The Stand Occasionally, GOD sends his memoes in other ways - there's a magic dog, for example. The Good Guys stumble on the realisation that Tom, a mentally-challenged member of the Good Guy ranks, talks with GOD's voice when he's hypnotized. This is something they could do a dozen times a day, but they never do it again. The characters are possessed with an inhuman compliance with their role as pawns. Our fate, they agree, is completely out of hands. Let's not poke about trying to do anything ourselves.

It builds to a maddening crescendo when Mother Abigail orders four men to walk across the country and deliver themselves to the enemy. The first question isn't, "Are you mad?" but "Can we take food?" (The answer, of course, is "no". GOD's all about inexplicable discomfort.)

Good is dumb, but Evil is farcical. Whilst the Boulder crew has spent the entire book getting the lights on, Flagg's had electricity since Day 1. He's been busily arming his men with deadlier and deadlier weapons, preparing for war. Yet, Flagg, once uncontested by Mother Abigail (who spends most of the book absent and/or dead), manages to drop the ball on every count - probably because, even though he represents captial-F-Fascism, he still gives his minions more free will. 

In fact, the sheer goofiness of Evil is what makes the ending so pathetic. Flagg loses his temper with a disloyal minion and zaps him with teh magics. Unfortunately, his zap "lingers in the air" and grows into "the hand of God" (never explained, don't ask). When another of Flagg's minions, the Trashcan Man putters into town square with a live nuke, the "hand" slaps the nuke and... kablooie. Good wins. (Nevada loses.)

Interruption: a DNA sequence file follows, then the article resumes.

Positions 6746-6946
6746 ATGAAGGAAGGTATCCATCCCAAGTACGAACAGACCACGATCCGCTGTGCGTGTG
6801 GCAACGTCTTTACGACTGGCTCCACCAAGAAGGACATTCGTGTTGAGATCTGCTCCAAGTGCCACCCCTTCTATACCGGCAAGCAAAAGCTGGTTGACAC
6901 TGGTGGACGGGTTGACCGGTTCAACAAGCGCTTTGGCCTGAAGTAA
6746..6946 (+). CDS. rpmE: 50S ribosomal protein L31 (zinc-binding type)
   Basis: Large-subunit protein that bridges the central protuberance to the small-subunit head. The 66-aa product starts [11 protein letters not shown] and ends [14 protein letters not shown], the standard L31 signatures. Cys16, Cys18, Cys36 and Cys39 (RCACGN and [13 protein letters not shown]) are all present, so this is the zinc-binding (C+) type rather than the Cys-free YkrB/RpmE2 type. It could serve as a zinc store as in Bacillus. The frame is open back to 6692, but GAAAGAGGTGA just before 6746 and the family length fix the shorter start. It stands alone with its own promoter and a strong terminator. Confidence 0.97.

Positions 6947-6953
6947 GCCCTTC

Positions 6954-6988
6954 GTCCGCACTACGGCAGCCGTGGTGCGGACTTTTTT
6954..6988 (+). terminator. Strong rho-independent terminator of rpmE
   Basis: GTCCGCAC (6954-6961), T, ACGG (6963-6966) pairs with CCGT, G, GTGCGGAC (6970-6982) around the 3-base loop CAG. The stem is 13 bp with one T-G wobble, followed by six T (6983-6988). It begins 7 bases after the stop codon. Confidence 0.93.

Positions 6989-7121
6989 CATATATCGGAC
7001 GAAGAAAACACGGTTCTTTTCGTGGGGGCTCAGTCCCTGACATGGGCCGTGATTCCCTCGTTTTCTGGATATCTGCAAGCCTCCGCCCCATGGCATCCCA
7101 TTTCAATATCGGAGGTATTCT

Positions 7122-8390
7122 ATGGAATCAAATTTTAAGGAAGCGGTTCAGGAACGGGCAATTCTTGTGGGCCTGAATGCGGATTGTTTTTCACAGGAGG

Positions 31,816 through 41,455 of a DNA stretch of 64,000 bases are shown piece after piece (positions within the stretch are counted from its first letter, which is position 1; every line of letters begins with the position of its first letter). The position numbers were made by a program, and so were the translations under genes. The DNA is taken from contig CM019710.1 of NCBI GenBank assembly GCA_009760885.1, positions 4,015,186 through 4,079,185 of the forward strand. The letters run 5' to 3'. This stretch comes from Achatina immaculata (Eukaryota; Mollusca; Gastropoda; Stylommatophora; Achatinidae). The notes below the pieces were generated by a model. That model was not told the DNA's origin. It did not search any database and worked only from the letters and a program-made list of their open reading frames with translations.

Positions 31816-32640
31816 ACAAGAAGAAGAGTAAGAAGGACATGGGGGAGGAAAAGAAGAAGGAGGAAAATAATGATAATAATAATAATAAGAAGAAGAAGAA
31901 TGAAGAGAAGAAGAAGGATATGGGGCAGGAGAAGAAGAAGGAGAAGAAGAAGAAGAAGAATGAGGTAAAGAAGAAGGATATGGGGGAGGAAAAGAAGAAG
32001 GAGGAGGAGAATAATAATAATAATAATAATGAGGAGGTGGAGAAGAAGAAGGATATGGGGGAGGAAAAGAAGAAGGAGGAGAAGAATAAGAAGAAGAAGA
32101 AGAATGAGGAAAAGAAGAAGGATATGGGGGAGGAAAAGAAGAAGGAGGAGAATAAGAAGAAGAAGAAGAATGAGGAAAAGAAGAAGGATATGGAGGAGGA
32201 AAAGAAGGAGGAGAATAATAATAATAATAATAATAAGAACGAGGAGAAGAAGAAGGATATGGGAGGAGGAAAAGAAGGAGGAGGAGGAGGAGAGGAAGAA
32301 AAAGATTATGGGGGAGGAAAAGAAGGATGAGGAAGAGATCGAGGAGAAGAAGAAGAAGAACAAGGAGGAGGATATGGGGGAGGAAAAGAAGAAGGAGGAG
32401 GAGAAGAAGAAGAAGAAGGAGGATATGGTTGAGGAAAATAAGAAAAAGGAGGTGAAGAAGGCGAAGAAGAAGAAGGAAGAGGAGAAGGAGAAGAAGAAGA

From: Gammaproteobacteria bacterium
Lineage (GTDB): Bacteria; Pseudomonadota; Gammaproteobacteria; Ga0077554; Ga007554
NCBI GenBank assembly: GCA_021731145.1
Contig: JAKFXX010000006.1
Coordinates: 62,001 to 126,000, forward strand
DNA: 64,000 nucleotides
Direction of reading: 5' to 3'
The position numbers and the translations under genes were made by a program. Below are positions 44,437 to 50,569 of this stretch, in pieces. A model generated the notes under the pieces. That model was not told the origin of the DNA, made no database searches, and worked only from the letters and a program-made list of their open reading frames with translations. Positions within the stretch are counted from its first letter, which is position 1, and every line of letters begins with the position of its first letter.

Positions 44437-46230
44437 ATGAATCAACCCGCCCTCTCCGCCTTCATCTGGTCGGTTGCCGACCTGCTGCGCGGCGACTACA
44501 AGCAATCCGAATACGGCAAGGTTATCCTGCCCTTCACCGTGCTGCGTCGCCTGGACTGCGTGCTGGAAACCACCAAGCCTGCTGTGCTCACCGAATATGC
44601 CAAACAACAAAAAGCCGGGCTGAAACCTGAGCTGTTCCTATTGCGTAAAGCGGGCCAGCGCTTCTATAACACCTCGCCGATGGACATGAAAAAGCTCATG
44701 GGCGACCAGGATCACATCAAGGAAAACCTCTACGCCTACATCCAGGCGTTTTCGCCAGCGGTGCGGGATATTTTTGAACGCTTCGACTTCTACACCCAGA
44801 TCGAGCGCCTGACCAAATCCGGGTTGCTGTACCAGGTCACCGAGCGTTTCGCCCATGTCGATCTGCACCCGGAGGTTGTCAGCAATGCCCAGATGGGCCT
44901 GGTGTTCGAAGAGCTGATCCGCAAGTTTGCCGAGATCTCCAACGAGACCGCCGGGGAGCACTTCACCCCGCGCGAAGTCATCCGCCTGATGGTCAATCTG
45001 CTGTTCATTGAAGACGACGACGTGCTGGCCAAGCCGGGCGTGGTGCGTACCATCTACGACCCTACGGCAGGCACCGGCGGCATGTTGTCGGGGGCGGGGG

Who has a role in the above encounter?

  • Evil Minion A
  • Flagg
  • The Trashcan Man
  • Magic Zap (via Flagg - well done, sir!)

Conspicuous by their absence? The Good Guys. Two of them - Larry and Ralph - are present, but they're locked in cages, quietly watching this series of pratfalls first-hand. And even their value as witnesses is negligible, since they're immediately atomised with the rest of Las Vegas.

What it comes down to is this: if all the Good Guys had stayed put in Boulder and not done a thing, everything would've wound up exactly the same. Why did Mother Abigail sent four of her champions walking (...without food...) to their deaths? You've got me. Why was it important that the reader follow this batch of heroes for a thousand pages, only for the conclusion to be an Evil own goal? You've got me there too. Of all the characters Mr. King pens in his epic conflict of Good and Evil, exactly two of them (Flagg and the Trashcan Man) made a damn bit of difference. Good might as well have faked a cold and stayed home. 

All cavilling aside, there's simply no questioning the lingering importance of The Stand. It not only defined a certain genre at the time, but, for better or for worse, it continues to cast a long shadow - both in style and substance. I'm almost sorry that I couldn't muster a stronger reaction - either positive or negative. The book is enjoyable in its premise and deeply-detailed set-up, but it becomes far less entertaining as it shambles reluctantly towards an unsatisfactory conclusion. 

The Stand has a sweeping cast of characters - most of whom are interesting, an indulgent (but captivating) attention to detail, cack-handed supernatural elements and a rubbish ending. Above and beyond being the archetype for post-Apocalyptic fiction, it is the archetype for Stephen King.

Tube journeys: Loads.
Format: Kindle - the 1990 edition.